Spotlight Review: We Are All That's Left

We Are All That's Left by Carrie Arcos
Overview: This duel narrative recounts the horrors faced by a mother and daughter decades apart. Zara is injured in a terrorist attack in modern day Rhode Island and left to deal with both her wounds and her mother's coma. Nadja, her mother's, story of trauma began long before that, though, during the Bosnian War when she was only a teen. The intersecting stories work to bring the distant mother and daughter closer together as they learn to cope with the pain of their experiences. Overall: 4

Characters: 3.5 The two parts of the book felt like two totally different books. I would give five stars to Nadja and her family (and adoptive family) from the third person account of her life during the war. I felt like I got to know these people, their fears, and their motivations.
Unfortunately, though the present day storyline was told in first person, I never felt like I got to know Zara or anyone who touches her life. Everyone there just felt a touch stiff and generic.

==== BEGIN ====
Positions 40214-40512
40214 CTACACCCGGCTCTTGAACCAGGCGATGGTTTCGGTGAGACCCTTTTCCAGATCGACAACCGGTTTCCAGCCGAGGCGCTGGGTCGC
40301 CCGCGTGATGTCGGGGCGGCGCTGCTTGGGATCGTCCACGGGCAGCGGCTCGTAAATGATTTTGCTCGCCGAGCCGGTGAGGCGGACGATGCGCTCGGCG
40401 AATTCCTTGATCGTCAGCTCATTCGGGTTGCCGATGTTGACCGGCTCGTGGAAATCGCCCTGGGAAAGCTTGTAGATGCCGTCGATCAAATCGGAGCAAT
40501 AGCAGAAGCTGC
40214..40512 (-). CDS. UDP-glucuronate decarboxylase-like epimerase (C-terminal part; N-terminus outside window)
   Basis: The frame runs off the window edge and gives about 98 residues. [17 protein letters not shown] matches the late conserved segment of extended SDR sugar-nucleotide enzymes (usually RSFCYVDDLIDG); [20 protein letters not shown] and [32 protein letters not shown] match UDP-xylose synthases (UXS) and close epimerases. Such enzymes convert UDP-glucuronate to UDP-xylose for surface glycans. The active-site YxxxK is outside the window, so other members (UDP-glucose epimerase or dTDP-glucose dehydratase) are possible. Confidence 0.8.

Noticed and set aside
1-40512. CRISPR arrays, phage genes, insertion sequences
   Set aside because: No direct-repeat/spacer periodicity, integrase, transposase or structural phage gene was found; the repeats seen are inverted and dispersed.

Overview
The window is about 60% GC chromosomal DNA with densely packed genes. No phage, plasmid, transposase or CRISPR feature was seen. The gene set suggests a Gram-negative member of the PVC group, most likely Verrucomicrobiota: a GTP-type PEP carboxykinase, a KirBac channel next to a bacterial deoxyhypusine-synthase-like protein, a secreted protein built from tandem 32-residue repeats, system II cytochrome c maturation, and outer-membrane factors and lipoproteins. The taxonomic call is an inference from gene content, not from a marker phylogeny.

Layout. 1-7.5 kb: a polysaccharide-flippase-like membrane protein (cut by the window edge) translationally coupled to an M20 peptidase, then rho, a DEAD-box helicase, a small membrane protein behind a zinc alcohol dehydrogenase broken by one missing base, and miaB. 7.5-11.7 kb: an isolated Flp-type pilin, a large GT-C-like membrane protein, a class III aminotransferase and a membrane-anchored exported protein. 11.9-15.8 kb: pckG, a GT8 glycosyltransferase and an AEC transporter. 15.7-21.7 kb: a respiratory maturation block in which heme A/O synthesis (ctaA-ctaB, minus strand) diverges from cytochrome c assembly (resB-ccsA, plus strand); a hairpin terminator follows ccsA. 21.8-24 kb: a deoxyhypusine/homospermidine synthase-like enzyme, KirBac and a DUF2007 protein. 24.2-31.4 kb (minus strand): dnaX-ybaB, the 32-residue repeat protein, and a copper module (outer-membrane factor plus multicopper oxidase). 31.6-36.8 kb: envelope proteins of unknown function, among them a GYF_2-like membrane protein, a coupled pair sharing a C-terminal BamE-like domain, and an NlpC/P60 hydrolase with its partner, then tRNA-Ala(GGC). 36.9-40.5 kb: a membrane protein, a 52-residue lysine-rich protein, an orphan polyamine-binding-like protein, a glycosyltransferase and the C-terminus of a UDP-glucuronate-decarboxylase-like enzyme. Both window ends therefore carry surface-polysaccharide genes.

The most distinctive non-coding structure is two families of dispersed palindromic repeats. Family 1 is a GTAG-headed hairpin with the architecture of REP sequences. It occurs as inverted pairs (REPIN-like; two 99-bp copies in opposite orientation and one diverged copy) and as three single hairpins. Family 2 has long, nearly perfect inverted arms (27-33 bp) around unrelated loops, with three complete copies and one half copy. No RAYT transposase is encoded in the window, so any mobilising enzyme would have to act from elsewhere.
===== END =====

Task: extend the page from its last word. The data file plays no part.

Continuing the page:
Plot: 4 This is where the book really shined. I love the concept of exploring both the realities of refugees and attack victims, and the lingering mental effects of these experiences. While Nadja's story kept me at the edge of my seat the entire time because of its more engaging, earnest voice, I thought that Zara and Nadja's story arch was beautiful, and the ending left me feeling warm, fuzzy, and hopeful as they both opened up to each other.

Writing: 3.5 Again, Nadja's story sparkled for me. The third person narration was filled with lyrical sentences and pulsed with Nadja's sense of anxiety. I completely enjoyed this section. In the present, though, the chapters were written more as summaries of events than actual scenes letting the reader experience what Zara does. If the author had left the reader a bit more space with trust that they would understand the nuance, these chapters would match with Nadja's a bit better. All in all, Arcos delivered an interesting story that sadly proves that we have yet to overcome the darkness that leads people to attack one another, but there is a hope for healing.

Links Of Interest:
The Dead Enders: Review Here
After The Fall: Review Here
To Kill A Kingdom: Review Here
Puddin': Review Here

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